Although he acknowledged he was not familiar with Graham’s case specifically, Klugiewicz said police are trained that they must do whatever they can to prevent prisoners from hurting themselves.
“It doesn’t matter whether you are a police officer transporting a prisoner from a street arrest scene, a police officer picking up a prisoner for court, a police officer transporting a sick inmate, a detective taking a prisoner out of lock up to a remote site for an interview, or an airport police officer holding a person for transport, you are now responsible for that prisoner’s ‘care and wellbeing,’” he wrote in a paper on officers’ obligations to those in custody.
“He is a prisoner,” said John Peters, president of the Institute for the Prevention of In-Custody Deaths, a nonprofit organization that promotes best practices, speaking of police custody obligations generally. “He has been seized, and to ignore his medical needs would be deliberate indifference.”
Peters added: “If you can’t bring in someone in a way that’s safe, you bring them to the hospital. It would not be to a jail for someone who’s wildly out of control.”
In the new court filings, the Mesquite officers note medical responders were called to evaluate Graham at the scene of his arrest and found no serious injuries.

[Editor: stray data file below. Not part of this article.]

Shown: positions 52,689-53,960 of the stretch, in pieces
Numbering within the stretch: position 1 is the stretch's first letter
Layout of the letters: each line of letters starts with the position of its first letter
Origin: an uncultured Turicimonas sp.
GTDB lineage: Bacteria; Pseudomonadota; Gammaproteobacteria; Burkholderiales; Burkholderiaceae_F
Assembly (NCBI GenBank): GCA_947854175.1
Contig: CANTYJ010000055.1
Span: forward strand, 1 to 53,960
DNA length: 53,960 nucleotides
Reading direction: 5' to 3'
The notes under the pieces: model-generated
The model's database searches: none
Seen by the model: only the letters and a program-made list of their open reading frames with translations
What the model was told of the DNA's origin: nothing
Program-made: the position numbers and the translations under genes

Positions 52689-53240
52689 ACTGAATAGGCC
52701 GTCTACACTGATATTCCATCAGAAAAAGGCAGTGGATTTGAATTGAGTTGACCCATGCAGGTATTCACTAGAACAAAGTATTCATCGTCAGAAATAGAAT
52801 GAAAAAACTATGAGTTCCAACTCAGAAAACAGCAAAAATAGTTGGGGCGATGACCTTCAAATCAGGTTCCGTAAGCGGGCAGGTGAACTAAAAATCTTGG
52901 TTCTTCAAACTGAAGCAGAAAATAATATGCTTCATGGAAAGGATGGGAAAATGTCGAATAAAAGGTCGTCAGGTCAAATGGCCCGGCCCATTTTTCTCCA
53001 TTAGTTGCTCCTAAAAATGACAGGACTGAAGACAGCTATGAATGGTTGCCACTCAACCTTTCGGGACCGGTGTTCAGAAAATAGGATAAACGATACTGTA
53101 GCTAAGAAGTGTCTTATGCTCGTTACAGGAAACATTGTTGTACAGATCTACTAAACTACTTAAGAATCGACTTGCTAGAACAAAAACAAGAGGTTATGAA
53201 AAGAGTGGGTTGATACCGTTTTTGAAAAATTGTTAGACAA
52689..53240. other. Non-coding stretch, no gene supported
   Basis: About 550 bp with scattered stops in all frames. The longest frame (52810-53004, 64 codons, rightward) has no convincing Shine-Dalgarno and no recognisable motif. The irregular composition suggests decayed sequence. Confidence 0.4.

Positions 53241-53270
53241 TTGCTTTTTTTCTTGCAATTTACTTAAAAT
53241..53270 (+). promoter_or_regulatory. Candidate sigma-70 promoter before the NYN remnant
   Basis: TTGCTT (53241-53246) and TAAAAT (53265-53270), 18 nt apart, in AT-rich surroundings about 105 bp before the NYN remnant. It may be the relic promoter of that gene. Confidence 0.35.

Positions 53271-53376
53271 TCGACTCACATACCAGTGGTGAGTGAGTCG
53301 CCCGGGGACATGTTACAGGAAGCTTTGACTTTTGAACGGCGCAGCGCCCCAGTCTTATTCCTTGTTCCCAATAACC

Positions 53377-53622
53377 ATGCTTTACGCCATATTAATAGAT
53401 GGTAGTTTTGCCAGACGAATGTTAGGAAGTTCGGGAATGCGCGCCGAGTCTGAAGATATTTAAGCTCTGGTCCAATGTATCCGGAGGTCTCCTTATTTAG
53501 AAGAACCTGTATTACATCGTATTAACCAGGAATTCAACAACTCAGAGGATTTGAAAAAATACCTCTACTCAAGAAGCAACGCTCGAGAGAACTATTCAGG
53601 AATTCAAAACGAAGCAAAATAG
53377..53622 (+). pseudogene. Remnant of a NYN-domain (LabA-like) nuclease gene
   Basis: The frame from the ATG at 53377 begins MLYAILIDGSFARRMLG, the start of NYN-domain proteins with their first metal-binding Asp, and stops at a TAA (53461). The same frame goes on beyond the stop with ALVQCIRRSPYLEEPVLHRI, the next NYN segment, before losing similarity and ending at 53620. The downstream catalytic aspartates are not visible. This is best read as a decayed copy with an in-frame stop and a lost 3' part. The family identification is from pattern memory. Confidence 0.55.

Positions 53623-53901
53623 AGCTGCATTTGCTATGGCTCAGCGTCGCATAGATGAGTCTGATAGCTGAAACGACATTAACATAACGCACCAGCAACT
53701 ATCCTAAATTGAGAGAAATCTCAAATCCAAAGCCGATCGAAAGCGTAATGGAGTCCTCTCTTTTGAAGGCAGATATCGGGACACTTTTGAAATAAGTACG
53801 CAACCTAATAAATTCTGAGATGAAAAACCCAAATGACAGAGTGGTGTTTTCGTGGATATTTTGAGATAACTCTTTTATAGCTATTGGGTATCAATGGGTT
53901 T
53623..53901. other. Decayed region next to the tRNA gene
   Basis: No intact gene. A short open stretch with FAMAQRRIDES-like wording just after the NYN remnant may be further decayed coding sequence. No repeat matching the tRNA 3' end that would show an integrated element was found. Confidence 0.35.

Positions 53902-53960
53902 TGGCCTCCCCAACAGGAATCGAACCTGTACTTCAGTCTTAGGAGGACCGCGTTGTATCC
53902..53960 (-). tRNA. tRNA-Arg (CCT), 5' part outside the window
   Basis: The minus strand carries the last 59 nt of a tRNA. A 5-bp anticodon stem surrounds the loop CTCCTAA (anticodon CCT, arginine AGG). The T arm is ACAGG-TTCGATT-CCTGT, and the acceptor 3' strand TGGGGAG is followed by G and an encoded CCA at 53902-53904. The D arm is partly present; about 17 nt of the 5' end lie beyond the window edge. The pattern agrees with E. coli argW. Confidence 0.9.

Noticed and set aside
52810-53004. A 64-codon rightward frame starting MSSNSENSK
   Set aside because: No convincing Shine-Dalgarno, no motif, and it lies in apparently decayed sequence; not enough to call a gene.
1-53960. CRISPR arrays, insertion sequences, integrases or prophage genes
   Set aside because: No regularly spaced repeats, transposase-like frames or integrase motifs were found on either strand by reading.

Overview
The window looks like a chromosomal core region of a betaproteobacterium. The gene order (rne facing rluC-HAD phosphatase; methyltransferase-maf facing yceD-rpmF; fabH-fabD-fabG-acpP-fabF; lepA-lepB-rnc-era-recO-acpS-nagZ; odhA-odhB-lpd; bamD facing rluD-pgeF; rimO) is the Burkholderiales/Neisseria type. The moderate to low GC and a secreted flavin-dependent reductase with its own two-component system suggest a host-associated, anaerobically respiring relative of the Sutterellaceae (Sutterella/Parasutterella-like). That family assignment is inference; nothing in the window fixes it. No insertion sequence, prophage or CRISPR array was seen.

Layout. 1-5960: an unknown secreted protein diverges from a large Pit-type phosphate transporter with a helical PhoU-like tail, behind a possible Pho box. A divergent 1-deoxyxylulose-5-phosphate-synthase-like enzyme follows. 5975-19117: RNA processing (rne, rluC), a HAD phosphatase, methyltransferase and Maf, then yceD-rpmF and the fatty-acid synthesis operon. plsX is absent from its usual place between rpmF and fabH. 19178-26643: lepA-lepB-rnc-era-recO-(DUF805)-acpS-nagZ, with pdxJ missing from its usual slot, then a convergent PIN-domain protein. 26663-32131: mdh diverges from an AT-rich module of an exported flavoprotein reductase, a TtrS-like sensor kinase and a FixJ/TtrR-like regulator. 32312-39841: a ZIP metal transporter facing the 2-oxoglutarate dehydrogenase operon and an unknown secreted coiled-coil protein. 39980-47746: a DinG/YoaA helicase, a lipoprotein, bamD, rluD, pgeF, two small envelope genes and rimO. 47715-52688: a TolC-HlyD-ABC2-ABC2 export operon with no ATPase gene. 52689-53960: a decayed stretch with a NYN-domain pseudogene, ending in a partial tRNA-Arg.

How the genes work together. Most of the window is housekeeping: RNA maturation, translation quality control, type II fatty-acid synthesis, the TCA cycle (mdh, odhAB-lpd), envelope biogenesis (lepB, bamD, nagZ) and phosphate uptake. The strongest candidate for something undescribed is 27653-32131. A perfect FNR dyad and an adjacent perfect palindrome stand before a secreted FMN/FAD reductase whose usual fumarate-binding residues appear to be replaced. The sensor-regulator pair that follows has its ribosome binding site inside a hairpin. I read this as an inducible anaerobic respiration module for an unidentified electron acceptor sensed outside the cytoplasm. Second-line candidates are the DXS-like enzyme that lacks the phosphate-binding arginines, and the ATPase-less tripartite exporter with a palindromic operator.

Yet “that changed when he started banging his head in the patrol car,” said Jerry Staton, a former Austin police officer who trains police departments in use of force and who is consulting on the Dyers’ behalf. Once they noticed Graham hurting himself, he added, the officers should have pulled over — not to shock him with a Taser and continue to jail, but instead to summon medical help and, if necessary, restrain him on a gurney on the way to the nearest hospital.
Graham’s case was never presented to a grand jury. After the Statesman’s story was published, the Dallas County district attorney’s office announced it would review the case.
Two months later, prosecutors concluded there was enough evidence to charge the Mesquite officers with criminally negligent homicide — but because the statute of limitations had expired, it was too late. The FBI is still reviewing the case to determine if the police violated any federal laws, which have longer limits.
What we reported
The American-Statesman’s investigative team spent six months investigating how Texans died while under restraint in police custody. According to the newspaper’s examination, more than 280 people died in the state under such circumstances from 2005 through 2016. The paper filed dozens of open records requests with agencies across the state in an effort to obtain police reports and after-incident internal investigations. View the project website at apps.statesman.com/question-of-restraint.